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Maternity information for those considering giving birth unassisted by a midwife

Patient information A-Z


A Midwife’s role is to provide skilled, knowledgeable, respectful, and compassionate care for all women and birthing people, newborn infants and their families (NMC 2019). Midwives have a duty of care to attend women and birthing people and to provide personalised care (NMC 2015). However, giving birth without the assistance of a midwife is a legal choice in England. In the absence of a midwife, birth partners, including doulas and family members, may be present during childbirth, but under the law must not assume responsibility, assist or assume the role of a midwife or registered medical practitioner or give midwifery or medical care in childbirth. Our commitment at the Rosie is to ensure we listen to you, and respect your informed choices.

Going through pregnancy and giving birth without the assistance of a midwife is sometimes known as “unassisted birth” or “freebirthing”. You may be considering giving birth without the assistance of a midwife because that is your preferred choice. However, if you are considering giving birth without the assistance of a midwife because you are worried about the care you might receive from NHS maternity services or have concerns over care you have already experienced, or for any reason at all, please contact your named midwife or midwifery team to discuss your concerns as soon as possible. They can put you in touch with a consultant midwife or other midwife specialist if needed, to discuss your choices and preferences. They can be emailed on They will be able to help you to make a personalised care and support plan that’s right for you.

If you are not satisfied that your needs can be met, you can contact your local Head of Midwifery through Cambridge University Hospitals telephone switchboard on 01223 245151 or via email by contacting us through the Rosie Hospital website. You can also seek support from your local Maternity and Neonatal Voices Partnership via the website and email:

Maternity services available

Midwives are here to ensure a personal and safe maternity experience. They are always here to look after the health and wellbeing of you and your baby. Your midwife and other care providers can also support you in completing your Personalised Care and Support Plan (PCSP) to ensure your maternity care pathway is tailored to meet your individual needs.

It is important that you have all the information you need to make an informed choice about choosing unassisted birth. The list below outlines examples of the care a midwife would normally provide during labour and birth, whether you choose to birth at home, on the Rosie Birth Centre or on the doctor-led unit:

  • Regularly monitoring your health and wellbeing, for example taking your temperature, blood pressure and pulse
  • Regularly monitoring your baby’s health and wellbeing, for example listening to your baby’s heartbeat
  • Providing information, support, advice and guidance in labour and following the birth
  • Supporting with movement and positions
  • Supporting with coping strategies, such as breathing techniques
  • Facilitating safe and effective use of birth pools
  • Providing pain relief
  • Supporting the safe birth of your baby and placenta
  • Ensuring any tears to the vaginal opening, perineum or anus are identified and any stitches required can be offered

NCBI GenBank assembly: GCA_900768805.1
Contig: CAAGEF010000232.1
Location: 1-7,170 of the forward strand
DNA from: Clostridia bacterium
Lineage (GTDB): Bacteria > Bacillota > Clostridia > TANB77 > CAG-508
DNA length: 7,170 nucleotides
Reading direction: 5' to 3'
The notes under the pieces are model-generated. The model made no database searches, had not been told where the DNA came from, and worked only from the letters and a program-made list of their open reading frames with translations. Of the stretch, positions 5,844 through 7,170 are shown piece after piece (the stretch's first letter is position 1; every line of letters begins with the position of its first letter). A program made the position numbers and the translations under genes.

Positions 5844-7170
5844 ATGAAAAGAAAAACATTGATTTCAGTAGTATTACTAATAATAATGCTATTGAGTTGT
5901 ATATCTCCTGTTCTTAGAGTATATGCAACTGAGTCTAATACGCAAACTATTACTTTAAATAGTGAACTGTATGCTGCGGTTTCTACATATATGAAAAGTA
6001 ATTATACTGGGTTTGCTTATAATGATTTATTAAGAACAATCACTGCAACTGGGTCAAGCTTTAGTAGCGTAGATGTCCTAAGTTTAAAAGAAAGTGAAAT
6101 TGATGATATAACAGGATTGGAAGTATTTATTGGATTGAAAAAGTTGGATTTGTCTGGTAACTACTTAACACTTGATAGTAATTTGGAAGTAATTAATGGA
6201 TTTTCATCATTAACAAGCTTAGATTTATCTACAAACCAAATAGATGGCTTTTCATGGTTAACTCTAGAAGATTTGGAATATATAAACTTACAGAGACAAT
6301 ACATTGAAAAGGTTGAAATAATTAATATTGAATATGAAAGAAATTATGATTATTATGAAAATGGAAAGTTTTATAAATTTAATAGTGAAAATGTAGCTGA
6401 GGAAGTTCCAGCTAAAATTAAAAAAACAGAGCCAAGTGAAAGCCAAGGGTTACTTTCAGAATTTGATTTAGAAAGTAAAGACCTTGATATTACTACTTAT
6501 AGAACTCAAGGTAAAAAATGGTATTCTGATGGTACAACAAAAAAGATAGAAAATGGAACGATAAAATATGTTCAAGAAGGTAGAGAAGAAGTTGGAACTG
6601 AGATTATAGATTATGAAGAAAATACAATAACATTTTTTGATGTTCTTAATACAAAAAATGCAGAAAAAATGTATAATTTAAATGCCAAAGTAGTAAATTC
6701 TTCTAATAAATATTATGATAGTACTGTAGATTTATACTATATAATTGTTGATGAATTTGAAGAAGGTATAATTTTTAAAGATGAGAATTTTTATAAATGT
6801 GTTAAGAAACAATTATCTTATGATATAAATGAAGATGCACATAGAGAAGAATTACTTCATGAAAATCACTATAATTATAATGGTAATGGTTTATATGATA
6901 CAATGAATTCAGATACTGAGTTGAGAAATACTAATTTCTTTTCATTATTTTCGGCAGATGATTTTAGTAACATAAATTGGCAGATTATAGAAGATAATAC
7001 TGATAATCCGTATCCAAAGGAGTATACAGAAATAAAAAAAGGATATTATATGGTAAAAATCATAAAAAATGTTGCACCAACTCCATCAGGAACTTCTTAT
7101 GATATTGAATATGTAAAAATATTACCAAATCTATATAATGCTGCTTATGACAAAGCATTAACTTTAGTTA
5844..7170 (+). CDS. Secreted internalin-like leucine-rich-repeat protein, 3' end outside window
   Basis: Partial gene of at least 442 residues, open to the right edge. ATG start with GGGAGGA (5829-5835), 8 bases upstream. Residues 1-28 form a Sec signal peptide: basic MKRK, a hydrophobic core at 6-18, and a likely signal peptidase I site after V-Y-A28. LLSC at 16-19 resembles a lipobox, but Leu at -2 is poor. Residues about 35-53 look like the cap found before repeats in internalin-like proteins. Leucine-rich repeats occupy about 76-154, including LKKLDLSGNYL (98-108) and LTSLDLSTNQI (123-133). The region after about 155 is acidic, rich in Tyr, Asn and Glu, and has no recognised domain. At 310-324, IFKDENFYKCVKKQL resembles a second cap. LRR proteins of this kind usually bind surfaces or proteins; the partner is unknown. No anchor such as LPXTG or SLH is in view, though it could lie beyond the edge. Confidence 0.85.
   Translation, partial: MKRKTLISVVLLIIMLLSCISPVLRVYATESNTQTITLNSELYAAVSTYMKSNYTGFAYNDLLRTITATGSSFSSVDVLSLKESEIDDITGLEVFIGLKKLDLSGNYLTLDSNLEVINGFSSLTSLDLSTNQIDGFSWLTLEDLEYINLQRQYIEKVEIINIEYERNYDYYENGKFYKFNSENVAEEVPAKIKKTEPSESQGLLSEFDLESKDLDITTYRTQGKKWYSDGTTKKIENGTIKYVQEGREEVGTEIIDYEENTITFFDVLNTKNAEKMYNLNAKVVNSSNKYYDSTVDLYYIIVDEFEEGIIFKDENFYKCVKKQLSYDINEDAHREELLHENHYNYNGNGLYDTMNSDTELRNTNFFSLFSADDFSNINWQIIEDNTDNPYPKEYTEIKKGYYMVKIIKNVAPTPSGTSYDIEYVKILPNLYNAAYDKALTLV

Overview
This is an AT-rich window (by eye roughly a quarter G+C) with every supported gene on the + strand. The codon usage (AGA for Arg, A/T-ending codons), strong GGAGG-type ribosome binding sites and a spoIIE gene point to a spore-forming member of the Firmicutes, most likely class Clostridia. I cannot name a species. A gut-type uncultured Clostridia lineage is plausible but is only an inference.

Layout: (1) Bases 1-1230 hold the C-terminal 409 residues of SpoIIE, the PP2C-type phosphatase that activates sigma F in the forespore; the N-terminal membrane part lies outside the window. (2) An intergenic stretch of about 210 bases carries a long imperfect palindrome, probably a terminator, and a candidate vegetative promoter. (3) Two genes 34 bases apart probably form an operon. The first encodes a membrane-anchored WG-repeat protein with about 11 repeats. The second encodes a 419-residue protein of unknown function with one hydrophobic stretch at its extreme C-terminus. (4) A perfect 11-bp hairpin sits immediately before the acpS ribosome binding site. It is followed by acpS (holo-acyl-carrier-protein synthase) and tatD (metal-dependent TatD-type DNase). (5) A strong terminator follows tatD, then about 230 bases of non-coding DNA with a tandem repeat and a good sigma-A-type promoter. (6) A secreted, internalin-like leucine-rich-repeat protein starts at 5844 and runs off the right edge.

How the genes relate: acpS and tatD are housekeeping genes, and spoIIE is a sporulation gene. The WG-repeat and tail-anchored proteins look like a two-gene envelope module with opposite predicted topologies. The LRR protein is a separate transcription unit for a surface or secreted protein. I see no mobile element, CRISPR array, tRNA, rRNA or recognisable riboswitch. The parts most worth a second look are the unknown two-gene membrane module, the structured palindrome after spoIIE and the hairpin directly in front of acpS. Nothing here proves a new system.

• Supporting your baby to feed in the method of your choice
  • Ensuring that if you or your baby require urgent medical assistance or resuscitation that this is recognised promptly and provided or accessed immediately
  • Providing information about signs and symptoms that may require urgent care after birth

If you choose an unassisted birth

Please be reassured that you will continue to be offered and recommended NHS antenatal and postnatal care throughout your pregnancy journey and can choose or decline any or all appointments. You can change your plans at any point.

The NHS is here for you

You should call an ambulance as soon as possible if there are problems when you are giving birth so that immediate aid can be directed to you.

If you choose an unassisted birth, your baby’s birth must be notified to the Child Health Information Service within 36 hours. This is a legal requirement and provides your baby with an NHS number in case they require NHS healthcare. This process will also ensure you are offered appropriate new-born screening. If you are under the care of an Independent Midwife, they can assist you with this. If not, your local NHS Midwifery Team or your GP can assist you. Please be aware that if they have not seen you during your pregnancy, they may not be able to do this over the phone.

It is also a legal requirement to register your baby’s birth within 42 days, in the registry office local to where the baby was born. This ensures your baby has an official identity and that a birth certificate can be issued. You can find information on this process on the government website.

Further information

More information on newborn screening:

More information about unassisted birth:


NMC (2015) The Code Professional standards of practice and behaviour for nurses, midwives and nursing associates. Nursing and Midwifery Council, London.

NMC (2019) Standards of proficiency for midwives. Nursing and Midwifery Council, London.

We are smoke-free

Smoking is not allowed anywhere on the hospital campus. For advice and support in quitting, contact your GP or the free NHS stop smoking helpline on 0800 169 0 169.

Other formats

Help accessing this information in other formats is available. To find out more about the services we provide, please visit our patient information help page (see link below) or telephone 01223 256998.

Contact us

Cambridge University Hospitals
NHS Foundation Trust
Hills Road, Cambridge

Telephone +44 (0)1223 245151